What the best in the game say about Box.
I absolutely loved playing box lacrosse. I’ve admired so much of what it stands for in its concepts, etiquette and tradition. It’s not easy by any means, but it gave me an opportunity to challenge myself in another way. My advice to anyone considering playing box is to look around, be tough and have a ton of fun.
— Casey Powell
When training, it’s all about touches for me. To give American players an opportunity to play in tight quarters is critical. To be honest, Canadians have passed the American players in the stick skill department. Just look at the landscape of college lacrosse and the leading offensive scorers to confirm this opinion. More importantly, indoor lacrosse is a blast! At the end of the day, it should be about having fun first.
— Paul Carcaterra, ESPN Analyst and Syracuse University All-American Midfielder
Every Kid Should Play Box Lacrosse
– John Desko, Head Coach Syracuse University
If I was US Lacrosse, I wouldn’t let any kids play field until they were 10 or 12,” he said. “Until box lacrosse grows in the United States, it’ll continue to be this way.
– Bill Tierney, University of Denver Head Coach
Being a part of the finesse and physicality of box lacrosse has been a great experience for me. I feel that I have learned and improved as an overall lacrosse player. Learning to adapt in tight space while reading defenders and offensive players has been the biggest improvement in my game.
– Paul Rabil, NLL & MLL All-Star, NCAA All-American
When you watch Canadian kids [Box Lacrosse Players] score, when you see their skill level around the cage, you wonder to yourself, ‘Jeez, are we teaching kids [in the U.S.] the wrong things?
– Dom Starsia University of Virginia Head Coach
One of the biggest benefits of playing box for a young lacrosse player is in the development of lacrosse IQ. Because everyone plays with a short stick [in box lacrosse], you have to focus on being a complete lacrosse player versus specializing as an attackman or d-man. That is how your IQ grows and skills improve.
– University of Hartford Head Coach Peter Lawrence
If box lacrosse were played by kids in the U.S. In the fall the way it is played in Canada, it would completely change the complexion of the game in terms of the quality of play and the balance of power. The trend of competitive balance at the DI level would be expedited. Now, the game is growing faster than ever, but one doesn’t see improvement in players from certain regions as expected with such large growth. Box Lacrosse would change all of that. You don’t have to be a good coach to make kids be better players in the box. Like a great drill, it just happens.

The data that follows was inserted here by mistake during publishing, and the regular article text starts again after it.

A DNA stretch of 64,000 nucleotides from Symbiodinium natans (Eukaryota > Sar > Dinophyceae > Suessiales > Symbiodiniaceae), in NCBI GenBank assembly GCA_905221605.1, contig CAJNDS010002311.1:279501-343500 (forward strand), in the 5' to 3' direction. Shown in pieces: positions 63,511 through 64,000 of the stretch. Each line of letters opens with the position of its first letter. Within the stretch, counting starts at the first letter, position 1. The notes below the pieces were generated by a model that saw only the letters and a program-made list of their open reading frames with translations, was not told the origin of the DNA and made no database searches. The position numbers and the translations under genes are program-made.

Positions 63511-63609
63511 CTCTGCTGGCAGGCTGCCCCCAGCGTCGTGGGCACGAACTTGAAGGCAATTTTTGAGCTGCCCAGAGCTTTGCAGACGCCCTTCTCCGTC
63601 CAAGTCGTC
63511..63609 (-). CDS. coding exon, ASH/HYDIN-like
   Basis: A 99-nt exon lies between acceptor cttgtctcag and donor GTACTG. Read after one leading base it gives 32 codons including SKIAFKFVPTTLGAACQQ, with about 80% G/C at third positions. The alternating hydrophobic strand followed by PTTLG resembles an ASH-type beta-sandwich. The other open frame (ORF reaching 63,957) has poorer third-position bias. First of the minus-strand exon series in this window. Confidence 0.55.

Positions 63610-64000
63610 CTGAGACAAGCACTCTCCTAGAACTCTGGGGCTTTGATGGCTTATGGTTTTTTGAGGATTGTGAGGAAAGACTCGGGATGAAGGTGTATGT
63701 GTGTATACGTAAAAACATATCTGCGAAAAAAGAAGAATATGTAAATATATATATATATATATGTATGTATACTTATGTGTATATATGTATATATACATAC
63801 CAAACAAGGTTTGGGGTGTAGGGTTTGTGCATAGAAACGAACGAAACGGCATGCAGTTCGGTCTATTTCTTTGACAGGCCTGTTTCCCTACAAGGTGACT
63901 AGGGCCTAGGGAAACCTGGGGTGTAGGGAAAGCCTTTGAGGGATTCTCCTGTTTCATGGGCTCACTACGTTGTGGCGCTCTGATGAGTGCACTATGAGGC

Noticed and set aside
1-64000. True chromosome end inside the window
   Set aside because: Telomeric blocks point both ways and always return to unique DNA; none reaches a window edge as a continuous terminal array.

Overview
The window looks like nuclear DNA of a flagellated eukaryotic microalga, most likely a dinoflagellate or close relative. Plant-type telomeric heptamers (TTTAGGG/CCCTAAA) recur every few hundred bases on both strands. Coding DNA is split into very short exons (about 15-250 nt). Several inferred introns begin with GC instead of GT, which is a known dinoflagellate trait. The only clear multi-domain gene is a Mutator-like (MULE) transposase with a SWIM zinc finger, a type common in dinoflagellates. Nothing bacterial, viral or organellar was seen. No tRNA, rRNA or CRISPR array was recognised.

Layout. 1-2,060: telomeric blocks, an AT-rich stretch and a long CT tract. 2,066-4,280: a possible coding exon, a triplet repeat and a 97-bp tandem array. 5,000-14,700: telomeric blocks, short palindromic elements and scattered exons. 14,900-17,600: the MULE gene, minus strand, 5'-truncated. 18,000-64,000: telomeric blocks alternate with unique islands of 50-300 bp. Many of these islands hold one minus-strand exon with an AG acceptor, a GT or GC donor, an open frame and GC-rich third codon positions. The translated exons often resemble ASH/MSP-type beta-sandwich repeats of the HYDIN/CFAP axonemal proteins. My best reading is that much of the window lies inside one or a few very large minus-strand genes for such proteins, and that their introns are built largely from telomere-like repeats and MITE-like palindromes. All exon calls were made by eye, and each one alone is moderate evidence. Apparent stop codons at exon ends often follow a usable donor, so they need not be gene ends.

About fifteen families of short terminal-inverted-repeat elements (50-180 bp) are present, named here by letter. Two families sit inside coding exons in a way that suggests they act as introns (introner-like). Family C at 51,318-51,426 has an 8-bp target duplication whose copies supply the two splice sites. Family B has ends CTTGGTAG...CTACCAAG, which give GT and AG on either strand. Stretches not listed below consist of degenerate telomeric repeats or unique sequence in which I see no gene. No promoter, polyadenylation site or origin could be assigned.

– Jamie Munro, former Head Coach of University of Denver Men’s Lacrosse
American field players would really help themselves if they were exposed to a steady stream of box experience. Box lacrosse is an extremely valuable background for a young player, we need to incorporate more of the indoor skills in to the field game. It is almost a requirement to have a top player with indoor experience on your roster right now.
– Dom Starsia, University of Virginia Head Coach
I knew that if I wanted to be one of the best players in the world, I would have to dedicate myself to both the indoor and the outdoor game. Playing indoor lacrosse has been a great thing for my career.
– Casey Powell, MLL/NLL All-Star
I believe that box lacrosse gives young people many more opportunities to excel in our game. If I had my choice, I would have every player under the age of twelve play box lacrosse exclusively or at least a majority of the time. The number of touches of the ball and the ability to develop better stick skills in a game of box lacrosse, far surpasses what happens to young people on a 110 x 60 yard field. Learning how to pass and catch in traffic, understanding how to shoot, and developing a sense of physicality are all positive traits developed by the box game.
– Bill Tierney, US Lacrosse Hall of Fame, Denver University Head Coach, Princeton 7x National Champion, Team USA 1998